Parallel Computing on Heterogeneous Networks, by Alexey Lastovetsky
ISBN 0-471-22982-2 Copyright 2003 by John Wiley & Sons, Inc.
Matrix multiplication is widely used in a variety of applications and is often one of the core components of many scientific computations. It is a simple but very important linear algebra kernel. We have widely used matrix multiplication in this book. We used it to analyze the scalability of different parallel architectures, including shared memory multiprocessors (Section 3.1), distributed memory multiprocessors (Section 4.1), and computer networks (Section 5.2). We used matrix multiplication to illustrate parallel programming languages and tools such as MPI 1.1 (Section 4.2.6), HPF 1.1 (Section 4.3), HPF 2.0 (Section 5.1.1), and mpC (Sections 6.10 and 7.1).
In this section we start by introducing a more realistic parallel algorithm for matrix multiplication on homogeneous distributed memory multiprocessors than those given in Section 4.1. Then we give a modification of this algorithm for heterogeneous computer networks, its implementation in the mpC language, and some experimental results.
9.1.1.1. Block Cyclic Algorithm of Parallel Matrix Multiplication on Homogeneous Platforms. The way in which matrices are distributed over the processors has a major impact on the performance and scalability of the parallel algorithm. In Section 4.1 we considered two distributions, both known as block distributions. We demonstrated that they are equivalent in terms of computation cost. We also demonstrated that the communication cost of the parallel algorithm based on the two-dimensional block distribution is considerably less than that of the parallel algorithm based on the one-dimensional distribution. Therefore we take this two-dimensional algorithm as a basis for further improvements.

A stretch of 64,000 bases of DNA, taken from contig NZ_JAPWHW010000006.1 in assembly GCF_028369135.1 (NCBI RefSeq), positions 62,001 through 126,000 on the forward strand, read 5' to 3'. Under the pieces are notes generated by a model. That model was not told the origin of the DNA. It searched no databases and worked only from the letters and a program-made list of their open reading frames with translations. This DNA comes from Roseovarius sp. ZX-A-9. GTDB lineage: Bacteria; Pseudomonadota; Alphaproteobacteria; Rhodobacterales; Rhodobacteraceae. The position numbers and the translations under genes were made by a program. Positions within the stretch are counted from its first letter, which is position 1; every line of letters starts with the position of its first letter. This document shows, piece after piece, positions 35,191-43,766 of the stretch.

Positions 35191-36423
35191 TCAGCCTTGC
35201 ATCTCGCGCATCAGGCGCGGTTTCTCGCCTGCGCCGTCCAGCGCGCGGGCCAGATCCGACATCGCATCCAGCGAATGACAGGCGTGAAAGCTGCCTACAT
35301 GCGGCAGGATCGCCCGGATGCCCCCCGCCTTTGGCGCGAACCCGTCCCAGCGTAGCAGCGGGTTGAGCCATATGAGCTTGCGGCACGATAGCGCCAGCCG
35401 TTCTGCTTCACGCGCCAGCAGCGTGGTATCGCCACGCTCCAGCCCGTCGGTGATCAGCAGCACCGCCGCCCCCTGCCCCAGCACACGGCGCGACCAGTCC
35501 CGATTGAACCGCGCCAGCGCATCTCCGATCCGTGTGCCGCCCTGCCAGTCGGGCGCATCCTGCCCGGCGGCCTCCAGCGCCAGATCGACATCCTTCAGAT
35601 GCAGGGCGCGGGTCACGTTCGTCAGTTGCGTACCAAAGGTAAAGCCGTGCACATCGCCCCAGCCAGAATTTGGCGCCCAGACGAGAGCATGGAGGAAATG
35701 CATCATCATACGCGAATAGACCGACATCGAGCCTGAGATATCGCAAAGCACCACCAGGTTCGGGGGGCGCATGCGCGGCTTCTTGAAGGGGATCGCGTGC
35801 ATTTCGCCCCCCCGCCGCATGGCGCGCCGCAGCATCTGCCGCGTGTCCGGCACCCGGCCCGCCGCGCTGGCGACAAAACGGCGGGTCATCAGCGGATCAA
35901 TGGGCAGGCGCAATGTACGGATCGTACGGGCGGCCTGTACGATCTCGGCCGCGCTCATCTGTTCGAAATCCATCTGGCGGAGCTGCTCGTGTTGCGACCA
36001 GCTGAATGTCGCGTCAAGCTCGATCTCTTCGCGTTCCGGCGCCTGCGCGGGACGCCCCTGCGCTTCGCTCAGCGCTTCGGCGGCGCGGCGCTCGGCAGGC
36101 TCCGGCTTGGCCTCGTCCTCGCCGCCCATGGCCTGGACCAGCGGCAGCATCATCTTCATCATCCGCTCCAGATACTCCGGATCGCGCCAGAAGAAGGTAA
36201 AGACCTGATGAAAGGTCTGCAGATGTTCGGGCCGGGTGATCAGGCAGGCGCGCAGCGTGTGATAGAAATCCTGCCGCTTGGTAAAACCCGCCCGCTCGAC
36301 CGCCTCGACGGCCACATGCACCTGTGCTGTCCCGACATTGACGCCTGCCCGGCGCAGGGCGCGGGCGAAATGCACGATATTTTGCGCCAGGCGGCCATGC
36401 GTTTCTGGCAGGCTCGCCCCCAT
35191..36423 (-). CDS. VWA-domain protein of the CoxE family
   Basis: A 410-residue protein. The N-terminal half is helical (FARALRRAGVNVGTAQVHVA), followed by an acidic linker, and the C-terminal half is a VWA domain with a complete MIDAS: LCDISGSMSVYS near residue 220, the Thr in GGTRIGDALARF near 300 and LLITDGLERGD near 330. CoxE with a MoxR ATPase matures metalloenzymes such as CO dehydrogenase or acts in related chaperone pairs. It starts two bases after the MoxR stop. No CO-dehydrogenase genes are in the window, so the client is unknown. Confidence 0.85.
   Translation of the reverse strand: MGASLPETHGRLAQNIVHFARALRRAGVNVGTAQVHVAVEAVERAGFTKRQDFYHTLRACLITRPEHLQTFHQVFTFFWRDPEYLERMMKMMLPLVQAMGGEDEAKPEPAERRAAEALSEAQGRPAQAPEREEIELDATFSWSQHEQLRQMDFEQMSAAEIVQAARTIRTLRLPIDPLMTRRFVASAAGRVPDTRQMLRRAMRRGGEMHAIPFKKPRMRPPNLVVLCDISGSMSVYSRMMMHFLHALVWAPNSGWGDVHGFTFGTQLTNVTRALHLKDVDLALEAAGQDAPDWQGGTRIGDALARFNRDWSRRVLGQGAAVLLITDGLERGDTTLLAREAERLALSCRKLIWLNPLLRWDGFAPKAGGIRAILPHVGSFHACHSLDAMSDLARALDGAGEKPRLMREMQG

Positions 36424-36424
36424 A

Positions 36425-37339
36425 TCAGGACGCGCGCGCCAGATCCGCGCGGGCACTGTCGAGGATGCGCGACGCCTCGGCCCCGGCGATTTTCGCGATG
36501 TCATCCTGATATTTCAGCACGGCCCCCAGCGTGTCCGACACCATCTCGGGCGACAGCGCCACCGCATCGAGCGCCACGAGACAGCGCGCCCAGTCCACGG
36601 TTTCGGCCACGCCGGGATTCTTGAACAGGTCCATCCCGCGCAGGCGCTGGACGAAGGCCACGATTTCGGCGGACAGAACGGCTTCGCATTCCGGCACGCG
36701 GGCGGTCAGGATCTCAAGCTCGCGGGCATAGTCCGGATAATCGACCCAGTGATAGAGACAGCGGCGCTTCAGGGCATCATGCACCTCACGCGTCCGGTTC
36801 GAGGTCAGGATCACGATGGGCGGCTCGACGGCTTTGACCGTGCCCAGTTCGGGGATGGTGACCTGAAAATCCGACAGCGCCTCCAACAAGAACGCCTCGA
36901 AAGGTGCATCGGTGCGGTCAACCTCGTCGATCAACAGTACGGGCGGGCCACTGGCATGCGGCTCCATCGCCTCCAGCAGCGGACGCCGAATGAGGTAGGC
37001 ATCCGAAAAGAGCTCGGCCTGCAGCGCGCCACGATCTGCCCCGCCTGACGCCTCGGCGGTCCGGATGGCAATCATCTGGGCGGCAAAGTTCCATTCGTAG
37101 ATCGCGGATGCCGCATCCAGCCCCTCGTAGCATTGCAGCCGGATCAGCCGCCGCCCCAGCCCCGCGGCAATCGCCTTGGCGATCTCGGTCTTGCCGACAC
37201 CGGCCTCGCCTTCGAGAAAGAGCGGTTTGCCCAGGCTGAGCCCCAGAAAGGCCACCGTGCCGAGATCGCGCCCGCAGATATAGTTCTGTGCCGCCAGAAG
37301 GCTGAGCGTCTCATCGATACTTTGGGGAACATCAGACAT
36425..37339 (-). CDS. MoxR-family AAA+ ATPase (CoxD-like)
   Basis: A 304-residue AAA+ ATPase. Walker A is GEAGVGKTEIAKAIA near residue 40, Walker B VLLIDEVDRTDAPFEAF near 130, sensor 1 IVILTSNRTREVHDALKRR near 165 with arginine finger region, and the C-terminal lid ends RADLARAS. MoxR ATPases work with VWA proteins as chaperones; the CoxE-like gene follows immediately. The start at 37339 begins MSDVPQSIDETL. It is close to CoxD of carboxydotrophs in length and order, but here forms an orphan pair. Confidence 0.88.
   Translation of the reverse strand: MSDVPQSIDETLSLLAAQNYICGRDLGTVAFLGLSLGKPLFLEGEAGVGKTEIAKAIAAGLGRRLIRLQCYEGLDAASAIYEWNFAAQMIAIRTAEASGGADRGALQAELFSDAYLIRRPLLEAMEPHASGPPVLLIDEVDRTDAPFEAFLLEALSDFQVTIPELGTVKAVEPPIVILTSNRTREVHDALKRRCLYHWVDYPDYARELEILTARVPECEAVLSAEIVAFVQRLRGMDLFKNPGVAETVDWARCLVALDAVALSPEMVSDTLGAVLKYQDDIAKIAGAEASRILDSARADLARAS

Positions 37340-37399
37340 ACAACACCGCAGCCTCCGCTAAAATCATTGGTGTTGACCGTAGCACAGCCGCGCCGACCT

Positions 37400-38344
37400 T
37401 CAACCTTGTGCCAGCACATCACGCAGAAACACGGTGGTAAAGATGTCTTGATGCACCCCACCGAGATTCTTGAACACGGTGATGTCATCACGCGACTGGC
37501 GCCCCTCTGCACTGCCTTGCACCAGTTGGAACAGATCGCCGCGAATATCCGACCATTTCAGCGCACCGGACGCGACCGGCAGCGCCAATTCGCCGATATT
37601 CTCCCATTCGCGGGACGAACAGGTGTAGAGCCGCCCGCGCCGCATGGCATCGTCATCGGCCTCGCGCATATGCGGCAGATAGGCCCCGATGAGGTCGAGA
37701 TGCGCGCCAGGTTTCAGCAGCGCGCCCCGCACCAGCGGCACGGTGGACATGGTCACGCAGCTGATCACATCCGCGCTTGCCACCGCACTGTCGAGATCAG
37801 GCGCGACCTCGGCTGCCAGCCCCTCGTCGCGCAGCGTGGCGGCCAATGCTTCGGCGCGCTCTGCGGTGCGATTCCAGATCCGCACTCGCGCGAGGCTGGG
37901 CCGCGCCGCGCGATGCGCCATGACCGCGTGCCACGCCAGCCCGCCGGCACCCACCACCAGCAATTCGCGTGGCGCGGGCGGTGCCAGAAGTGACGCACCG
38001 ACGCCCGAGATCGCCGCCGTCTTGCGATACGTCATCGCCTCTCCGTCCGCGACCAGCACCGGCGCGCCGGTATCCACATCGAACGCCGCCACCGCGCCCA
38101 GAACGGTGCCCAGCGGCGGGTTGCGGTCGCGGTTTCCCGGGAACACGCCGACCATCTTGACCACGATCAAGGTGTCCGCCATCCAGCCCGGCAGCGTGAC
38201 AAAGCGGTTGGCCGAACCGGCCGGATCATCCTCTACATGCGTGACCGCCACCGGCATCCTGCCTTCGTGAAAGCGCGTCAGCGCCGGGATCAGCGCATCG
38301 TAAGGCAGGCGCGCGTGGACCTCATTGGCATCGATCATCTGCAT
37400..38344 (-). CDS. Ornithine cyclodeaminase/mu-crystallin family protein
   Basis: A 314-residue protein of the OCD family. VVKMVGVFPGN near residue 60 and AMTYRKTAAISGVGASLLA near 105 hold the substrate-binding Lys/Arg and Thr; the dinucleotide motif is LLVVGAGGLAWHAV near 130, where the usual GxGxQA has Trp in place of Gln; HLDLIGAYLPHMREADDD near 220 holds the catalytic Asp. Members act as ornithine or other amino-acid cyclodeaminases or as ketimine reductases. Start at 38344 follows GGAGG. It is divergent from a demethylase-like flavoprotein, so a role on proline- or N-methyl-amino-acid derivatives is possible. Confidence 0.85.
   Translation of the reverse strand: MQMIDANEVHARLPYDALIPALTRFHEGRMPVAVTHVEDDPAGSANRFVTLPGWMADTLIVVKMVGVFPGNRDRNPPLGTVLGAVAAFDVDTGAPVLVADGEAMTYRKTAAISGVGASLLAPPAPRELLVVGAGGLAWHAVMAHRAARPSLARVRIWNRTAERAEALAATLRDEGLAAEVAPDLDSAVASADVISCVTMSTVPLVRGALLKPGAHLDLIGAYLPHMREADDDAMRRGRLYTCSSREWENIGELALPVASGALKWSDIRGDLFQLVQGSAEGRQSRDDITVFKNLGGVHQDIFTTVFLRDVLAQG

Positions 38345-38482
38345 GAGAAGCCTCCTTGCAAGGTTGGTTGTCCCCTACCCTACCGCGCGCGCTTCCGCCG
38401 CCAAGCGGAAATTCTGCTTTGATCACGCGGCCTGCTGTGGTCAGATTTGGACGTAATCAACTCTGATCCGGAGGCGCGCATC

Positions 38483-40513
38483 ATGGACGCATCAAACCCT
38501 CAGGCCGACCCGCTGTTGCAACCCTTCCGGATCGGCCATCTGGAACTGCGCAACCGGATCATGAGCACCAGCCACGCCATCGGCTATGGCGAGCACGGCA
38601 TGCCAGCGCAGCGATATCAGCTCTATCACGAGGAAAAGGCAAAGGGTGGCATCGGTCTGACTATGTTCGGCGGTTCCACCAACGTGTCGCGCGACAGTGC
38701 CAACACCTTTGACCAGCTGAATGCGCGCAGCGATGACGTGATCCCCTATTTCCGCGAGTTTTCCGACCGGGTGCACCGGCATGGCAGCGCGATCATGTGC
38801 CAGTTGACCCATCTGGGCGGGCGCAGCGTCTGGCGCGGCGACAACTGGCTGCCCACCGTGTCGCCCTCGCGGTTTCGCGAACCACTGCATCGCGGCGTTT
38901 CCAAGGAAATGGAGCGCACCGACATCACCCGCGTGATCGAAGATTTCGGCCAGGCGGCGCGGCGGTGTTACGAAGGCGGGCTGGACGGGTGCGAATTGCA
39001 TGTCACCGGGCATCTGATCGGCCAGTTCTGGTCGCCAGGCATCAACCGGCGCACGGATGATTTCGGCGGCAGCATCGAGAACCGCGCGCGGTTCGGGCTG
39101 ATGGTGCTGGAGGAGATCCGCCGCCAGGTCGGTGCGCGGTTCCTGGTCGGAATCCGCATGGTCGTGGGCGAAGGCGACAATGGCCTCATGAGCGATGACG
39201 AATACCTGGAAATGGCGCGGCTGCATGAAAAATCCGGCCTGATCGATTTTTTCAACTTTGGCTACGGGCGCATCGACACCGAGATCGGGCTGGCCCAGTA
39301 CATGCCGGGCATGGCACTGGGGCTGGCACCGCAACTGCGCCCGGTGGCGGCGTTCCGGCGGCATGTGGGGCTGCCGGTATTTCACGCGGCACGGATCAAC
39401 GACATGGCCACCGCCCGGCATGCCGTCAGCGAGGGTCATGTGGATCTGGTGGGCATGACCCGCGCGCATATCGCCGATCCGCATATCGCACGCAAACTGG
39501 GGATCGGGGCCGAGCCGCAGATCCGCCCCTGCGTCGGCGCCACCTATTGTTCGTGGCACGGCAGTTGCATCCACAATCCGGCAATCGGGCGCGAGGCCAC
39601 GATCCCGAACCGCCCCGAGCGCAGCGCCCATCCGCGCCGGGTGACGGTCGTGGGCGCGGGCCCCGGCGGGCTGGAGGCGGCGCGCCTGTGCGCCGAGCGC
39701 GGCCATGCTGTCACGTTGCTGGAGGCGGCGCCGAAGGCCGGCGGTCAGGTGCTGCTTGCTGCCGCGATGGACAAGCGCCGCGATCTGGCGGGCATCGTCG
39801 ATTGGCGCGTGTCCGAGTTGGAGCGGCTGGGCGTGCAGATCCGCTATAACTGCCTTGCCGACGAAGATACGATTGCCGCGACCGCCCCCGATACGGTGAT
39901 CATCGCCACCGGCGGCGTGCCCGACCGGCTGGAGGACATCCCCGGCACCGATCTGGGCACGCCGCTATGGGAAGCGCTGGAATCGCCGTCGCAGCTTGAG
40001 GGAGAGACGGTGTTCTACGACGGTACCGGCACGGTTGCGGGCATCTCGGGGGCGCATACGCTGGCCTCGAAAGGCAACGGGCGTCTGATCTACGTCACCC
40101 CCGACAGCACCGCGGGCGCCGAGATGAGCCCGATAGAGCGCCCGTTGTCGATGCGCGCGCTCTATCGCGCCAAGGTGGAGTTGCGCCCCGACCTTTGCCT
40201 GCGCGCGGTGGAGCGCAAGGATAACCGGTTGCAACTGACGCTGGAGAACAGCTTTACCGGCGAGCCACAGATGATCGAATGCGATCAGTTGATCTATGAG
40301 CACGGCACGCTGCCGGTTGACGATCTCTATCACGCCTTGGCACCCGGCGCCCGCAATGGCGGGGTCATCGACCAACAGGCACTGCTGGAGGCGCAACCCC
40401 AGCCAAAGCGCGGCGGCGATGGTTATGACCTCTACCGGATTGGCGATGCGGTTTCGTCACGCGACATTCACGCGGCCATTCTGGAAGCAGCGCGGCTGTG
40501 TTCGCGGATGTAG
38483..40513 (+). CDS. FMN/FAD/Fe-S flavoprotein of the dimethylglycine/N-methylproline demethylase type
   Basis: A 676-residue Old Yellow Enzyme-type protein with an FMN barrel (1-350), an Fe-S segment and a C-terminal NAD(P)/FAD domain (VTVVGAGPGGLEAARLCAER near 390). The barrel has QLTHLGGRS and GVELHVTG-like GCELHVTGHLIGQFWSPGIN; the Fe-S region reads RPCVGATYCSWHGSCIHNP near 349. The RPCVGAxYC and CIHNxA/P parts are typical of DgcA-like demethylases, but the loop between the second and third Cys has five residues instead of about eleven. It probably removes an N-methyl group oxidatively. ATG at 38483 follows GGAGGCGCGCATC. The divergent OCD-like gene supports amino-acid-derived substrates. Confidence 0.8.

In our performance analysis we proceeded from the assumption that the parallel algorithm consists of two basic steps:
First all processors communicate so that each processor receives all data necessary to compute its block of the resulting matrix (shown shaded in gray in Figure 4.3);
Then, all processors compute the resulting matrix in parallel.
The scalability of this large-grained parallel algorithm in terms of per-processor computation cost is actually far from the ideal situation presented in Section 4.1. Recall that we assumed that the per-processor computation cost of the parallel multiplication of two dense square n x n matrices A and B on a p-processor MPP is
where t_{proc} is a constant representing the speed of a single processor and does not depend on n and p.
In reality, t_{proc} is not constant. It depends on the size of data simultaneously stored in the memory of each individual processor and used by the processor in computations. The memory typically has a hierarchical structure with levels of fixed sizes (see Section 2.7 for more detail). Therefore, as more processed data are stored in the memory, the more levels of the memory hierarchy they fill. As a result more data become stored in slow memory. This increases the average execution time of a single arithmetic operation. Thus t_{proc} is an increasing function of the size of stored (and processed) data.
To improve the scalability and per-processor computation cost of the basic two-dimensional block algorithm, we modify it as follows:
The algorithm consists of n/r steps. At each step k,
a column of blocks (the pivot column) of matrix A is communicated (broadcast) horizontally (see Figure 9.1),
Figure 9.1: One step of the modified algorithm of parallel matrix-matrix multiplication based on two-dimensional block distribution of matrices A, B, and C. First, the pivot column a_{•k} of r x r blocks of matrix A (shown shaded in gray) is broadcast horizontally, and the pivot row b_{k•} of r x r blocks of matrix B (shown shaded in gray) is broadcast vertically. Then each r x r block c_{ij} of matrix C (also shown shaded in gray) is updated, c_{ij} = c_{ij }+ a_{ik} x b_{kj}.
a row of blocks (the pivot row) of matrix B is communicated (broadcast) vertically (see Figure 9.1), and